2020 Writing Exercise Series #276: Ekphrastic Wanderer 16

The Notebooking Daily 2020 Writing Series is a daily writing exercises for both prose writers and poets to keep your creative mind stretched and ready to go—fresh for your other writing endeavors. The writing prompts take the impetus—that initial crystal of creation—out of your hands (for the most part) and changes your writing creation into creative problem solving. Instead of being preoccupied with the question "What do I write" you are instead pondering "How do I make this work?" And in the process you are producing new writing.

These exercises are not meant to be a standard writing session. They are meant to be productive and to keep your brain thinking about using language to solve simple or complex problems. The worst thing you can do is sit there inactive. It's like taking a 5 minute breather in the middle of a spin class—the point is to push, to produce something, however imperfect. If you don't overthink them, you will be able to complete all of the exercises in under 30 minutes.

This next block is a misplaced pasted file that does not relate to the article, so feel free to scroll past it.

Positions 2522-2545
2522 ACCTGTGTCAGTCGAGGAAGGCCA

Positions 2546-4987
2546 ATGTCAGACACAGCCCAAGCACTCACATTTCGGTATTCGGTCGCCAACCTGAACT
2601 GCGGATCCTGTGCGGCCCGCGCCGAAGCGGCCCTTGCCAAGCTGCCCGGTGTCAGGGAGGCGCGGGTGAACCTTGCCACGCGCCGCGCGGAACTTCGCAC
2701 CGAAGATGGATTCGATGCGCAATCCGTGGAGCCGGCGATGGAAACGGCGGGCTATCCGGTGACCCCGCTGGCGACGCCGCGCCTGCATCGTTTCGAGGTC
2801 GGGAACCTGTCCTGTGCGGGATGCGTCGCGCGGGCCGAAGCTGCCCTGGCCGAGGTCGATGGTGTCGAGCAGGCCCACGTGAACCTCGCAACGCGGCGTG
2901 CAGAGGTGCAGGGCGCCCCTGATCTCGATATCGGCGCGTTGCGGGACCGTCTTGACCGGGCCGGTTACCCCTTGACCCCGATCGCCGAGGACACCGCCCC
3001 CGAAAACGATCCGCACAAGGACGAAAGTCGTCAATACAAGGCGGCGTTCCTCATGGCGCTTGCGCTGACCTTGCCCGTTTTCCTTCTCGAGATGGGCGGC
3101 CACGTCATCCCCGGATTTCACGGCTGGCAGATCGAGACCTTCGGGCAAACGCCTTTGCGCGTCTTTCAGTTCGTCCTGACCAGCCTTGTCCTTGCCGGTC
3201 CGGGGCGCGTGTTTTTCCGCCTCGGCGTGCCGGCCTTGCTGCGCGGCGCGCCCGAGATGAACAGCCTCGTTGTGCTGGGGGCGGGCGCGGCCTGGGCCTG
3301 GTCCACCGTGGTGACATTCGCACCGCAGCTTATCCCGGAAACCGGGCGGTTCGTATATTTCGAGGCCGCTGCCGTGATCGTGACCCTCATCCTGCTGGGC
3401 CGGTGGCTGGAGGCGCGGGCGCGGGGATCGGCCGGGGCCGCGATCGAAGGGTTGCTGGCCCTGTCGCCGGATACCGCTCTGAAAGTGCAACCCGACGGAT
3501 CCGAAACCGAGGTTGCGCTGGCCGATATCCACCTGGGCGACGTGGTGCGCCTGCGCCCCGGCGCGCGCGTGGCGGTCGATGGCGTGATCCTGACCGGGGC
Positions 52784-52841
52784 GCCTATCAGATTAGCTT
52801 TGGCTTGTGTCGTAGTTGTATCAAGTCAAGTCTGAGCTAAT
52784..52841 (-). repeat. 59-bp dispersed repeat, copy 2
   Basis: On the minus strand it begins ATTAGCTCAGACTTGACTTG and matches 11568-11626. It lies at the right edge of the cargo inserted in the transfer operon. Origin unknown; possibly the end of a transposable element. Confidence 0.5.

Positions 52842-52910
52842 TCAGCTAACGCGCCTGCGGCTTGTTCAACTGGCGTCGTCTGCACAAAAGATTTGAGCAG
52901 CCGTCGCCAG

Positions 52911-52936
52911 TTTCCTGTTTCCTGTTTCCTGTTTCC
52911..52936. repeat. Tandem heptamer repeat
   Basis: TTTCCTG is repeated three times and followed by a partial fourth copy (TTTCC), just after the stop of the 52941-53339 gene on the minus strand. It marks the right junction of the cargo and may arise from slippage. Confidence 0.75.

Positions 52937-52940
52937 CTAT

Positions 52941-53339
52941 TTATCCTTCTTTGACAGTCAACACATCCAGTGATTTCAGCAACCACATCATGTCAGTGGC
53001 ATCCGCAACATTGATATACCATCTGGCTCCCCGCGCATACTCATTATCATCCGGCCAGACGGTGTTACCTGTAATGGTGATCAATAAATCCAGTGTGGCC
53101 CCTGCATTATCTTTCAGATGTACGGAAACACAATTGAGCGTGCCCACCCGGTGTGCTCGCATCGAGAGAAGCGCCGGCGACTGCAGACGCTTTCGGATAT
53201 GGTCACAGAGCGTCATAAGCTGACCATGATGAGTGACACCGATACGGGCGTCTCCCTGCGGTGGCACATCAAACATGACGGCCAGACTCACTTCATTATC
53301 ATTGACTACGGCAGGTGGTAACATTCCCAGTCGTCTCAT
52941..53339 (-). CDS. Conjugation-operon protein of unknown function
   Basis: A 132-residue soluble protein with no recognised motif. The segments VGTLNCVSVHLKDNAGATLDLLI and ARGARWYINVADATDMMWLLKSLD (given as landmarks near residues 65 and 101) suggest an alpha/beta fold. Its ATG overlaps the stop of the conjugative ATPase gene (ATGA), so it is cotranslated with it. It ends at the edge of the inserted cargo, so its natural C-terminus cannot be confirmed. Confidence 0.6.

Ekphrastic Wanderer 16
For today, we're going to write a poem or prose piece inspired by another piece of art, or an ekphrastic piece. The piece of art in question is this ink art piece titled "Wanderer" by artist James Gardiner.

No handholding today. You have the image, and while it may look to me like a man standing at the edge of a dark forest, looking inward, to you it may look like something entirely different. What's on that person's mind? What's their story? How'd they get to where they are? You tell us, in the world of your piece, you're the one in charge. 

If you'd like background writing music, try this "3:30 p.m." lofi playlist from our friends at Feardog Music on this monday, and just pretend it's still the weekend.